A fantastic aspect of fishing around South West Rocks is the variety of locations on offer!
And the great thing about our Contender 25T vessel, is we can visit all of them!! No fish is safe..
As a general rule fishing around the Mid North Coast can be separated into two periods. Warm water species such as mackerel from Jan to May and cooler water species such as snapper and kingfish from May to December.
The continental shelf runs close in to South West Rocks and is only about 12 nautical miles off Laggers Point.
As you can imagine this steep drop off creates upwellings and pressure points that attract bait, which in turn bring in large predatory Game Fish. Yellowfin tuna, blue marlin, striped marlin, wahoo and dolphin fish all frequent this area during certain times of the year.
Deep purple blue water holds many secrets and you just never know what will turn up riding the powerful East Australian Current – so keep a look out for flocks of birds, flying fish and floating logs..
There are multiple FADs (fish aggregation devices) also within reach which often hold masses of dolphin fish and other ocean wanderers.
The near shore sport fishing area straight off South West Rocks known as the ‘Gaol Grounds’ is famous for it’s runs of black marlin, wahoo, dolphin fish and cobia.
When the current is favorable (generally some time after Christmas each year) large oceanic predators are caught within a few hundred meters of the rocks.
Substantial reefs from 5 meters deep in close, to well over 100 meters are scattered throughout the region. We frequent the area between Nambucca Heads in the north, to Hungry Head in the south.
There is also a few ship wrecks that fish exceptionally well when the current allows.
All kinds of tasty creatures call these areas home including mulloway, pearl perch, pink snapper, nannigai, tuskfish and teraglin to name a few.
Above this structure often yields kingfish as well as sampson fish, longtail tuna, spotted or spanish mackerel.
On the sloping drop offs between structure are good supplies of flathead which are great eating, and rarely disappoint.
We use a mixture of techniques from jigging metal and soft plastic lures, trolling and casting hard bodies, live and dead baits. Every method has it’s pros and cons – the main objective for me as a tour guide is that everyone has the best chance of landing fish, and has fun while doing so!
Dotted around the Smokey Cape area are 3 larger islands being Black Rock, Fish Rock and Green Island.
The latter two locations are zoned marine parks due to their population of grey nurse sharks – meaning no bait fishing is allowed within 200m.
Lures are fine.
Fish Rock sits out in the main current pushing along the headland and rises abruptly from 30 meters of water. It is incredibly fishy as it’s name implies with a massive population of kingfish in year round residence.
The open ocean slams into it’s shear rocky faces boiling and churning, creating large up wellings and current lines. Turns and shearwaters circle over head waiting for baitfish to flee the waiting hoodlums, who rarely miss out on a feed.
The other islands and small rocky outcrops also hold good fish, but as with any hot spot, being there at the right time is key!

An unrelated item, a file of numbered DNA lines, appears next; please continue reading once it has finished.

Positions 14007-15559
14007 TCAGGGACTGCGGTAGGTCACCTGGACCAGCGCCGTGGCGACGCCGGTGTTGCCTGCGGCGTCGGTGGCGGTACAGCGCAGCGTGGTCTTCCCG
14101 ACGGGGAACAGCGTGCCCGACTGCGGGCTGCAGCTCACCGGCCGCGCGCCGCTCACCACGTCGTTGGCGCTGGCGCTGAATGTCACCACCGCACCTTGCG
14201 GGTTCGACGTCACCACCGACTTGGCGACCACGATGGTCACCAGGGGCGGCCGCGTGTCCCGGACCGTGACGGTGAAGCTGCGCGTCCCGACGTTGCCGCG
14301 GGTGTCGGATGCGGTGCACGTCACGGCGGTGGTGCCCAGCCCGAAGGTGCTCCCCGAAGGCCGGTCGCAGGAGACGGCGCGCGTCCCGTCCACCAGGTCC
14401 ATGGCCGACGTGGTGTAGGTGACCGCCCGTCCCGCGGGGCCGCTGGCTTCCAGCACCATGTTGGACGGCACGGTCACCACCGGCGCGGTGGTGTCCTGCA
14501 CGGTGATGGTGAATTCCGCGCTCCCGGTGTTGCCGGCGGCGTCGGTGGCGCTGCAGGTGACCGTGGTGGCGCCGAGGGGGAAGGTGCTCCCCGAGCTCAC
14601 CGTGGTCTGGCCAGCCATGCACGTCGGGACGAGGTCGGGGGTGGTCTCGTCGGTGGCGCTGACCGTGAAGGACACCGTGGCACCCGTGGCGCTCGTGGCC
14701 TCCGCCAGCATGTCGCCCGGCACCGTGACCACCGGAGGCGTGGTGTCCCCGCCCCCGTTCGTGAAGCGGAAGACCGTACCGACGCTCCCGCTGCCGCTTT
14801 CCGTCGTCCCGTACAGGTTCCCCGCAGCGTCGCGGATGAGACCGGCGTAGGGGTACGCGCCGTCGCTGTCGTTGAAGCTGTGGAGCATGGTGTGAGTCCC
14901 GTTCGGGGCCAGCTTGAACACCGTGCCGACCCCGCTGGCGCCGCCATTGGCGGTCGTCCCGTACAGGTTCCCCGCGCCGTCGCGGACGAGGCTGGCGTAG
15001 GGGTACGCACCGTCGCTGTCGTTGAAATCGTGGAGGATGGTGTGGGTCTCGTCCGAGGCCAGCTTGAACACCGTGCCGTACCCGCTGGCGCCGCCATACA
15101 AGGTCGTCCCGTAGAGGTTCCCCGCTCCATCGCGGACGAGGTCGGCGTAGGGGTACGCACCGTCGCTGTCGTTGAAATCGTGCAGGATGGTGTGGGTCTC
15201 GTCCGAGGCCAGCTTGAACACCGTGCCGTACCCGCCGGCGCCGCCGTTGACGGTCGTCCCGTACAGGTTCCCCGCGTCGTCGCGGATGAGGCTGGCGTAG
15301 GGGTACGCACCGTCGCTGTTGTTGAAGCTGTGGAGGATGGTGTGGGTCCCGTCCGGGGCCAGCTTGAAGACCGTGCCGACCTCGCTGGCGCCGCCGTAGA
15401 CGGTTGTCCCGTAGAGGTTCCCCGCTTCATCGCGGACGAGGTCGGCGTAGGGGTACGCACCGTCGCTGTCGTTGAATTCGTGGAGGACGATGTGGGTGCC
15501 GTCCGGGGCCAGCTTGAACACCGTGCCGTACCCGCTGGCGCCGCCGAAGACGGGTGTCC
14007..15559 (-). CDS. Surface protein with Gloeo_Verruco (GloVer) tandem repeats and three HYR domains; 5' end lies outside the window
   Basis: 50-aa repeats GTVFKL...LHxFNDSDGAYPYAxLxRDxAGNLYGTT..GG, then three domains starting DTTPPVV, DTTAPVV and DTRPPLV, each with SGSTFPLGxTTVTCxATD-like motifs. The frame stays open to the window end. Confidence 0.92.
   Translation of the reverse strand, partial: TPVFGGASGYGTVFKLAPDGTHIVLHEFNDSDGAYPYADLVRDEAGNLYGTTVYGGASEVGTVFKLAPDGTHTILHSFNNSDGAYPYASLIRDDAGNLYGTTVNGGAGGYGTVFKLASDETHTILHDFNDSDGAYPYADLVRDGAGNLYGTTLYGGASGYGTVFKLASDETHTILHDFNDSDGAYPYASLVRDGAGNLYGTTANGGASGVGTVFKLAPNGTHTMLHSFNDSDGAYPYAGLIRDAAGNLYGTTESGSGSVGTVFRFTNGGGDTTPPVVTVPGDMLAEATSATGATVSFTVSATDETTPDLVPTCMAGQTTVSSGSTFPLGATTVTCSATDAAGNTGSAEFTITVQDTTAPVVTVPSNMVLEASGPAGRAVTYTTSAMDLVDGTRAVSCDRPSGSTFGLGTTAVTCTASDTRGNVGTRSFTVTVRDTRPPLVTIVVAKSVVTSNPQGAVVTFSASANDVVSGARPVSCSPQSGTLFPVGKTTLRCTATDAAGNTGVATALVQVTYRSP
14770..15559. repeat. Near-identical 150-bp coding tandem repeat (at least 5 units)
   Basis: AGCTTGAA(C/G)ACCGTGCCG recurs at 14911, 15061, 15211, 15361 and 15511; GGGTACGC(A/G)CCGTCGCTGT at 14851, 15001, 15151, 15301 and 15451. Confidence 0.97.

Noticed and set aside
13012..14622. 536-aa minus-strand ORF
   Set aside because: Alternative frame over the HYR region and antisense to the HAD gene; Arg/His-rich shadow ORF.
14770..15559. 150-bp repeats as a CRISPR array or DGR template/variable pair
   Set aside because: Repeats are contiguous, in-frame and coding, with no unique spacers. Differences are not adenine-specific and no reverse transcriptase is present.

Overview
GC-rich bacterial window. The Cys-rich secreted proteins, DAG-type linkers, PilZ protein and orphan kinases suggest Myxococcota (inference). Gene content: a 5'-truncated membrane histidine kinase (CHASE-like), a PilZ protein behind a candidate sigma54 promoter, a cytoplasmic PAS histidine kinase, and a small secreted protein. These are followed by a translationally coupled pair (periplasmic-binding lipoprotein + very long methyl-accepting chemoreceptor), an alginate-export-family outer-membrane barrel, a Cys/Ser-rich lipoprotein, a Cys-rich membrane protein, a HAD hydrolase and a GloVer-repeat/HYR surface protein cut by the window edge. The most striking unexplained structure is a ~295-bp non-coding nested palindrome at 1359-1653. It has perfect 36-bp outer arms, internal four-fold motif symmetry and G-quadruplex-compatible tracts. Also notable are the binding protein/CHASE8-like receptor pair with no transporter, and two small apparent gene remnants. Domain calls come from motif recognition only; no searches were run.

Along the coastal fringes are rocky points, gutters, reefs and bommies. The coastal reefs are substantial and generally within easy reach, allowing plenty of fishing time and options.
Spanish and spotted mackerel move along the coastal grounds and current breaks. They often turn up in mass after Christmas time, but feed best when the currents push warm water in close.
The speed of these toothy pelagic predators is something to behold and there is no mistaking that first howling run and thrashing head shakes.
Mulloway (jewfish), cobia (black kingfish), longtail tuna (northern bluefin) and reef species like snapper are often in the same areas feeding underneath the macks’. Floating an unweighted bait or jigging a soft plastic through to the bottom can be deadly.
Try an Offshore Fishing Charter for the above locations.
The Macleay River
Estuary fishing in the Macleay is famous for producing large mulloway, flathead and at times kingfish and cobia.
Huge quantity of bait species such as herring, mullet, chopper tailor, white bait and garfish all call the river home. They attract many different predators who either live in the channels, or come in and out from the ocean with the tides.
‘Bread and butter’ style fish like bream, trevally, whiting, cod, dart and mangrove jacks are also in numbers throughout the system.
Weed beds, rock walls, deep holes, junctions, bridge piles, channel edges, banks, feeder creeks and mangroves are some of the great habitat that forms this renowned river system.
Casting soft plastics, vibes and hard bodies produces results as does live bait and fresh cut bait. We try to do a mixture during estuary tours, as the fish react differently at certain stages of the tide.
This area suits folk who love estuary fishing, would rather fish calm water or would like to experience the Macleay up close. And when the weather is too rough outside we always have these areas to fall back on, it’s not a bad plan B!
Try our Estuary Charters by following this link.
Please visit Accommodation Options in South West Rocks to help plan your adventure!
For bookings or more info contact us.